The Importance of a Strong Core
If there was one thing that you could do to increase your lifts, clean up your gymnastics technique, and decrease your likelihood of injury, would you take the time to learn how to do it? Engaging your core can help you in all three of these areas, but many people don’t know how or when to activate their core. The core is the foundation to movement. Keeping your core engaged not only protects you from injury, but also helps you generate more power. The hope is that through reading this blog you will learn not only why the core is so important, but also how and when to activate your core.
First, we need to define what we mean when we use the word core. We talk about activating your core a lot at SRCF, but what exactly is the core? Most people think of abs when they hear the word core, but your core involves a lot more muscles than just your abdominals. The main muscles of your core are the rectus abdominis, transversus abdominis, internal and external obliques, pelvic floor muscles, the gluteus maximus, the multifidus and the erector spinae. That may sound like a lot of big meaningless words, so we will break it down into 3 areas of the body that can be easily understood: the abs, the lower back and the butt.
Next, we will address why activating these specific muscles is so important. The main reason to engage your core, is to protect your spine while lifting weights. Majority of lower back injuries are due to a loss of core engagement. Whether you are deadlifting, squatting, Olympic lifting, or even just pressing overhead you are in danger of injuring your lower back if you lose core engagement.
A second reason why core engagement is useful is to prevent injury and enhance control in your gymnastics movements. Take for instance a kipping pull-up. If you do not engage your core at the top of your pull-up you will have no control and will find yourself swinging instead of kipping. Next, let’s consider the handstand. If you flip up into a handstand without engaging your core, your butt will crash against the wall and your spine is no longer in a safe neutral position. The core is foundational to every gymnastics movement.
A third reason that core engagement is so important is to create more power. This applies to any movement whether lifting or gymnastics. If your core is not tight, you will lose power. In gymnastics we talk a lot about the hollow position. In a correct hollow position, the core is engaged. Learning the hollow position is vital to any gymnastics movement from a strict pull-up to a ring muscle up. Without correct core engagement movement will break down resulting in loss of power and efficiency. The same is true when lifting weights. If you lose your core in a heavy back squat, for instance, when you try to rebound out of the bottom your butt will come up first and your chest will fall forward. Essentially, you lose all the power you just created from your rebound and now all the weight is centered on your lower back. This holds true for every lift: A strong core means more power.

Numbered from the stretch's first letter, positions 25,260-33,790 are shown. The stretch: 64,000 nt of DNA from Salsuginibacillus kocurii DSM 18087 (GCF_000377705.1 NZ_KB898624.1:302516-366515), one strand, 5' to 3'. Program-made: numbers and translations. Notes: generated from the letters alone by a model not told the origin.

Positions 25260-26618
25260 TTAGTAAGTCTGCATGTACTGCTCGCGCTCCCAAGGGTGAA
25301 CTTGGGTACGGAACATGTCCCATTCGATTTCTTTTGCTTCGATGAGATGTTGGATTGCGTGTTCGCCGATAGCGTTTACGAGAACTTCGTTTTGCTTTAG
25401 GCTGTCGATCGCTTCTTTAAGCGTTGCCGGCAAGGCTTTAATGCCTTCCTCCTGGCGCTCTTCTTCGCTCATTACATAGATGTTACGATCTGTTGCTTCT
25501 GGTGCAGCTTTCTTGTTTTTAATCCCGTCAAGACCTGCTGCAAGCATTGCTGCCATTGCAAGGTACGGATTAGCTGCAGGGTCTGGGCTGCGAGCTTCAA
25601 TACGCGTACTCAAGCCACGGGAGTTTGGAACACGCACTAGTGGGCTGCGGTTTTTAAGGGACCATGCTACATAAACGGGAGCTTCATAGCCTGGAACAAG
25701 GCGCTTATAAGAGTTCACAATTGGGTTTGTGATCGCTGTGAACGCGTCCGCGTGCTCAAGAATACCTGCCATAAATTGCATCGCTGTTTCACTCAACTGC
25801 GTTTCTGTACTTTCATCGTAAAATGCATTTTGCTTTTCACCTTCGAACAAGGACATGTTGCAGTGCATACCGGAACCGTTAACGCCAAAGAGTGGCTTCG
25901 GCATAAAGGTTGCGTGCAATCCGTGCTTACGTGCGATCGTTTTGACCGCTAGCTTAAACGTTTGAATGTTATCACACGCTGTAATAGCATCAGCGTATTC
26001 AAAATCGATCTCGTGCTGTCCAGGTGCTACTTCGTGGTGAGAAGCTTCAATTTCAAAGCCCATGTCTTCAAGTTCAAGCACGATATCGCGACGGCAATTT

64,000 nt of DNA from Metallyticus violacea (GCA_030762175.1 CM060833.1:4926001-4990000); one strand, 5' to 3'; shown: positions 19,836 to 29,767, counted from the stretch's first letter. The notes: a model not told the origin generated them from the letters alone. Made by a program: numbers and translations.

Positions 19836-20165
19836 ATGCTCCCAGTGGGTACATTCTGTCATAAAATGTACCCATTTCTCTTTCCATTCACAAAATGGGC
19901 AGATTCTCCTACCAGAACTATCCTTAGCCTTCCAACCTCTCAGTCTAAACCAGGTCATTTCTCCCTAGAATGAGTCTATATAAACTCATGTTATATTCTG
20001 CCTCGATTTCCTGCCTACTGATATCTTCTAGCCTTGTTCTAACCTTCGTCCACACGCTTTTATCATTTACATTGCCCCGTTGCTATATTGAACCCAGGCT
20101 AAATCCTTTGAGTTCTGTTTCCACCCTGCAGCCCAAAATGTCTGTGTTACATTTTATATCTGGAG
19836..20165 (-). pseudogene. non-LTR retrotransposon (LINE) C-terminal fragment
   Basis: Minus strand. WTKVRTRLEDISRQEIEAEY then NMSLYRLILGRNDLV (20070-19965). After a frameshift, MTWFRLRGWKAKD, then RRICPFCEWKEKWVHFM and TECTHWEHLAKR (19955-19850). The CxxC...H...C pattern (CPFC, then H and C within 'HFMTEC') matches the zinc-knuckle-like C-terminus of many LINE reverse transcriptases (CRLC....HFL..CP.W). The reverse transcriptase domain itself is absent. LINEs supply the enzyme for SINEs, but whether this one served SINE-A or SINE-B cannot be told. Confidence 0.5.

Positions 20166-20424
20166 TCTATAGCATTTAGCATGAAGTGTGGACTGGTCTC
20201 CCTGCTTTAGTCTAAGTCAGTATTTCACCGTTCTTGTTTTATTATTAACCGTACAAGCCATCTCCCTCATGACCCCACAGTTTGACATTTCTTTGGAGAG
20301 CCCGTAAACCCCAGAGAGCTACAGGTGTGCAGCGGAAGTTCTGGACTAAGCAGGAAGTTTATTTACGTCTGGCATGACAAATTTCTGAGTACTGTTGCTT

Now that we understand why core engagement is so important, we will look at how to activate your core. If you were to go online and research how to activate your core, you would find that there are opposing views on how it should be done properly. People argue about whether you should suck your abs in or push them out, when to breathe, how best to activate your glutes and a whole lot of other complicated things. But we are going to keep it simple. When we tell you to activate your core, we want you to do three things: brace your abs, pull your ribs down, and activate your glutes. To brace your abs simply imagine that someone is about to punch you in the stomach. Most of you will naturally push your abs out. That’s what we want. Pulling your ribs down can be simplified by placing one hand on your sternum and the other hand on your pubic bone and then pulling those too bones closer together. Activating your glutes means to squeeze your butt. When a coach tells you to engage your core, these are the three things you should do.
Last of all, we will look at when you should activate your core. Whether you are lifting, performing a gymnastics movement or even rowing or running, you should keep your core activated. An active core means a neutral spine which means your back is safe and you are set to lift heavy loads and move your body efficiently.
So, the next time you’re in class setting up to go for a new back squat PR, or about to do a set of ring rows in the metcon, or even hopping on the rower for a 250m warm-up, stop and take a moment to make sure your core is engaged. No matter what level you may be at, an active core is essential to keeping you healthy and progressing toward your fitness goals whatever they may be.
Author: Rhoda Christenson